If you know anything about football, you know that a defender should never get beaten to the inside in man coverage.
So who screwed up? Well, the field safety screwed up in supporting the run. Why? Because his eyes took him toward the LOS to support the run, which is part of his job. (Remember what I said about the problem with running zone coverage against RPOs?) The nickel corner also screwed up by allowing the inside release, but he should have help from the field safety.
On to the next shot:
Above: That’s the Ole Miss slot receiver catching the ball 30 yards downfield. The slot corner is on his back hip, and the WR left the field safety in the dust by 8 yards.
SO WHAT’S THE TAKEAWAY?
Ole Miss has a more wide open offense than Michigan, but it would probably be a little bit foolish to try to take Patterson (a square peg) and make him Wilton Speight (a round hole). Patterson has the running ability to make teams practice scrape exchanges and to send a safety flying downhill towards zone read action. Nobody would have respected Speight or Brandon Peters to hurt them running the ball. And while Patterson is never going to be a dual-threat guy like Cam Newton or Denard Robinson, he’s quick enough and elusive enough to hurt teams on occasion. Opponents have to respect his running ability.
Furthermore, the Michigan coaching staff knows that Patterson can handle those reads at this level. Patterson had to read one guy after he figured out Auburn was running man coverage:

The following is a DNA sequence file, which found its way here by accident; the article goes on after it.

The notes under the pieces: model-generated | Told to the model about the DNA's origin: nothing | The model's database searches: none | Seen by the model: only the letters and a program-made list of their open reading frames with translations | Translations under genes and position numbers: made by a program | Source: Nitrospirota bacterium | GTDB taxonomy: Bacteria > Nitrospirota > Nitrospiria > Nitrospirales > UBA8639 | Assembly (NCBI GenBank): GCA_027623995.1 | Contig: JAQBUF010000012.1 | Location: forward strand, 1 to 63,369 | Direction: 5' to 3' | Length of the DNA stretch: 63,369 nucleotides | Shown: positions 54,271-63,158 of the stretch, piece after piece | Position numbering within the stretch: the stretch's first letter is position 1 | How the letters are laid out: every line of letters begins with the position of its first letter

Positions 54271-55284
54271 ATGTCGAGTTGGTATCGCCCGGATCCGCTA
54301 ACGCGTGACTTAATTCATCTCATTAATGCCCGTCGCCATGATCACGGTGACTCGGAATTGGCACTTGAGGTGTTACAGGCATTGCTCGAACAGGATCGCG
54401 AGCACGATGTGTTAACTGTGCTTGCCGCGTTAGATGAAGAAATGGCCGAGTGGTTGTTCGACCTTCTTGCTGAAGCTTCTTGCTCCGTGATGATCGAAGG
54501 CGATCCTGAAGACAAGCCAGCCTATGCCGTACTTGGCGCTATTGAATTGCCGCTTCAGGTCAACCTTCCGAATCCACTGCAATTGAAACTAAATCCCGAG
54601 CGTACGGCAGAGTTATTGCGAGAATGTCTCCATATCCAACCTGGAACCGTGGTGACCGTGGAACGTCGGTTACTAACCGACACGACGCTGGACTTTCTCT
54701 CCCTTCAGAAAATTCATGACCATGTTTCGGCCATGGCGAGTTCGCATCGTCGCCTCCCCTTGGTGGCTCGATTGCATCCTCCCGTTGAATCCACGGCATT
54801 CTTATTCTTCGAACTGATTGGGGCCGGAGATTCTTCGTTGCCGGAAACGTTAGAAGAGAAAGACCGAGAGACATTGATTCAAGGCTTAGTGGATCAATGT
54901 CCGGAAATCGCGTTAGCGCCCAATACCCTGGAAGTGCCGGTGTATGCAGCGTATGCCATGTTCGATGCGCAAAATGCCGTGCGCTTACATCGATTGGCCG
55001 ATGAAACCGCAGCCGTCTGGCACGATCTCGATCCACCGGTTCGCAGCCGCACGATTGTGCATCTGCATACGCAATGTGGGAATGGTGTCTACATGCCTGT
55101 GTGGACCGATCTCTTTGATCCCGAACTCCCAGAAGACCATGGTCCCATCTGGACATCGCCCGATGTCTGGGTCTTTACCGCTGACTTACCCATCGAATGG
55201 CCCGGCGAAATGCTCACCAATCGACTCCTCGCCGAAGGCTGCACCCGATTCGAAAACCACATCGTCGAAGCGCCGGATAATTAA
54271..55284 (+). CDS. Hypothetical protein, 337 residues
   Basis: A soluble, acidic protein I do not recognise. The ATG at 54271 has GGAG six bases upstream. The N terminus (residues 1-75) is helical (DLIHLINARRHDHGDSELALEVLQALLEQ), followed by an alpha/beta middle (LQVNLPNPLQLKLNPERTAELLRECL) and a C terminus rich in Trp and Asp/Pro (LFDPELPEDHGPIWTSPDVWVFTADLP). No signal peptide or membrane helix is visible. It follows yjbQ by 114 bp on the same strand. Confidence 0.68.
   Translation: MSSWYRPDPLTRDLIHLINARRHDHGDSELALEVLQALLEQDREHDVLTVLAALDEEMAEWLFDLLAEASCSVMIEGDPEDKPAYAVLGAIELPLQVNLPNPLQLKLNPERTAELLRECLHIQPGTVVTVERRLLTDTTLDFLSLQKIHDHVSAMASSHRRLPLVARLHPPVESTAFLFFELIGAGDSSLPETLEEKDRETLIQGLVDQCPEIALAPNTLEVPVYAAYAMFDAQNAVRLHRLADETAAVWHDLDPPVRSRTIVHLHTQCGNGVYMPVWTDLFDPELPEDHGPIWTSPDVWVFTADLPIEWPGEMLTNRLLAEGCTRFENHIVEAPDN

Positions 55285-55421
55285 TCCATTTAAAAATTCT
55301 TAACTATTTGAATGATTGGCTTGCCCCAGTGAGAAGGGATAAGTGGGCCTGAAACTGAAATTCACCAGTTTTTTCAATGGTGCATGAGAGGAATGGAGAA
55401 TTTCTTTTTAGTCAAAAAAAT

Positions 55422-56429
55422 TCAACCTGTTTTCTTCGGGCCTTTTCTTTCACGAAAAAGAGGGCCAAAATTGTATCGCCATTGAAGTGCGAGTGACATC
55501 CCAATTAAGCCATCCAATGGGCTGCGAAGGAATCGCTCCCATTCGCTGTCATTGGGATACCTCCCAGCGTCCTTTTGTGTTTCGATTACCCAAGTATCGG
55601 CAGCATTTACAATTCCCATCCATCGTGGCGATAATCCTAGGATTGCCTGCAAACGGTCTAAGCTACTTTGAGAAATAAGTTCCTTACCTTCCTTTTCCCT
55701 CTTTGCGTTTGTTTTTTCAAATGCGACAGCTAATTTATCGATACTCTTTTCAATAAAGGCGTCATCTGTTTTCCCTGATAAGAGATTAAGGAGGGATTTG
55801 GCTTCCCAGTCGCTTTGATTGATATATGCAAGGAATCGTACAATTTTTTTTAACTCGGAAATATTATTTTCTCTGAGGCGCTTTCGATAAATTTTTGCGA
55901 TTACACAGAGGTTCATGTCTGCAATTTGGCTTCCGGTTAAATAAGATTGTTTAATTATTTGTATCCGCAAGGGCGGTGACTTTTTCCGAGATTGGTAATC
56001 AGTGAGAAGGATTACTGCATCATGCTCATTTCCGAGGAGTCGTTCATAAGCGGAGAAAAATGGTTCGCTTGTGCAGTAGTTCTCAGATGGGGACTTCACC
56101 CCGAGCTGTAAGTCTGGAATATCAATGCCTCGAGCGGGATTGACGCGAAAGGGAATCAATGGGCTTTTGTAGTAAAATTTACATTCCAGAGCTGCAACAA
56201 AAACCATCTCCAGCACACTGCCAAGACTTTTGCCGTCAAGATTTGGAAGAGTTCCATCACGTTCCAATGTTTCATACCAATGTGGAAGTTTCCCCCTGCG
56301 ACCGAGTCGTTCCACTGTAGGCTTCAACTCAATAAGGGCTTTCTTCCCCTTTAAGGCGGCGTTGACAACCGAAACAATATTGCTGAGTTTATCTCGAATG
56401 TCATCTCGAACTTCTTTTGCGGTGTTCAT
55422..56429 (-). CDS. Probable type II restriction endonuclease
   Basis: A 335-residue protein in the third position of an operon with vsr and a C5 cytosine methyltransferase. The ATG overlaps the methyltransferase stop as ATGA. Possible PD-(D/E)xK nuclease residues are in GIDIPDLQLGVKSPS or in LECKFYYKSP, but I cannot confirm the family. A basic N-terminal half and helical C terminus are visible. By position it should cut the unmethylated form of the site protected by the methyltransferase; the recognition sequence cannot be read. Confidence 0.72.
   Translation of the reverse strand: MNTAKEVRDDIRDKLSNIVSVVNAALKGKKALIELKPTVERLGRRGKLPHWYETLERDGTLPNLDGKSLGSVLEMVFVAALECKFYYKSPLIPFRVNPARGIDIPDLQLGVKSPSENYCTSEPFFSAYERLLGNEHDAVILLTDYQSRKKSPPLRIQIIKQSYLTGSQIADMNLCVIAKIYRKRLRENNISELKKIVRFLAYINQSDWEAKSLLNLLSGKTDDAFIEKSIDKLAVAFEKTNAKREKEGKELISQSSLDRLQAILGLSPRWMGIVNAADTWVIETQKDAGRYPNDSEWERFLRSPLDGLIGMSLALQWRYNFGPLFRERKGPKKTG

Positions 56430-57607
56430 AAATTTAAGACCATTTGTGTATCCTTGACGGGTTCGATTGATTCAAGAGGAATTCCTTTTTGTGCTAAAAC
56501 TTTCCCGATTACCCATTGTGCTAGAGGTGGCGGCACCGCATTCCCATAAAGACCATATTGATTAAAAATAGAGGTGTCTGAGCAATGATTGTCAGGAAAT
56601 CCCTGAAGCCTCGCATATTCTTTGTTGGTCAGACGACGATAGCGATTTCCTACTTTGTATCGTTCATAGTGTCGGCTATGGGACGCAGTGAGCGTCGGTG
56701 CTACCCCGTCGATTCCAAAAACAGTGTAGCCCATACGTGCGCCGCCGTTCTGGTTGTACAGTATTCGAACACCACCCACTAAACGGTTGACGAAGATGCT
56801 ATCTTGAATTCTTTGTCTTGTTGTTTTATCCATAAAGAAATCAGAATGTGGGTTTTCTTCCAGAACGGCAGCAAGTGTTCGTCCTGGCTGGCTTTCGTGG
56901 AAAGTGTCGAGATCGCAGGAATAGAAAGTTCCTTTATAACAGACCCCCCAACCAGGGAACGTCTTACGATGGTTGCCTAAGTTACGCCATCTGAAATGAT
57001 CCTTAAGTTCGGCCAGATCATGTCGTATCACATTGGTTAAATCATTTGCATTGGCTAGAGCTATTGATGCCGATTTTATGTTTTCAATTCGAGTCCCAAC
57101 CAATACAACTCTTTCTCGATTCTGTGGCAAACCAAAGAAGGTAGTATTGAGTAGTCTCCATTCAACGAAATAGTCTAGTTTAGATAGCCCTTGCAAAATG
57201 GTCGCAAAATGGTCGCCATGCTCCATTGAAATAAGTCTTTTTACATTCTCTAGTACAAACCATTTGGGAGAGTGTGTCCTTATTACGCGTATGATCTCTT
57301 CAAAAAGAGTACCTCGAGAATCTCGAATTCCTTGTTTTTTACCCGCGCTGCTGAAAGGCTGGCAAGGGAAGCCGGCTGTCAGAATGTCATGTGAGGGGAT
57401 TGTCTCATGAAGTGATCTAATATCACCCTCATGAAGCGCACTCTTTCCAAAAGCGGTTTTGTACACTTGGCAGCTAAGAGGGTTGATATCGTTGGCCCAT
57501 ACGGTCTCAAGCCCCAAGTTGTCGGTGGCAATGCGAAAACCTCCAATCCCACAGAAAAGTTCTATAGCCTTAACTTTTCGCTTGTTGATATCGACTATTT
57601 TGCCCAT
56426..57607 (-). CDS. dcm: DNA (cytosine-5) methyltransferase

- If the safety attacks the LOS, throw the vertical.
- If the safety sits or bails deep, hand off the ball.
Keep in mind, too, that Patterson could have hit the X receiver running the slant, too, if he knew that guy could win inside.
Michigan has coaches in place who like inside zone, who have coached in spread-to-run offenses, and who have had mobile quarterbacks. Offensive line coach Ed Warinner coached at Ohio State with Urban Meyer. Wide receivers coach Jim McElwain is a pro-style spread guy. Jim Harbaugh used Alex Smith and Colin Kaepernick very effectively in San Francisco. These types of play designs could be very easily employed at Michigan, and they should be, because it takes advantage of the talent Michigan has on the roster.
WHAT ELSE COULD MICHIGAN RUN HERE?
Michigan/Ole Miss/any team could run this thing that Michigan fans have learned to loathe against Michigan’s aggressive, man-to-man defense:
That’s the Smash Fade (a.k.a. “slot fade”), which is effectively the same thing as what Ole Miss ran in the play above, just with a slightly different attack. Instead of a slant, the X is running a hitch, and the slot guy is running a fade instead of a seam route. The fade is a tougher throw, so you might as well run a seam route if the field safety is going to vacate and you can get that inside release.
NOTE: If I plan to have someone run a slot fade rather than a seam route, I might change my personnel a little bit to put Tarik Black or Donovan Peoples-Jones in the slot to create a bigger target for the fade route.
The video below should be queued up to the RPO diagrammed above. Happy reading/watching!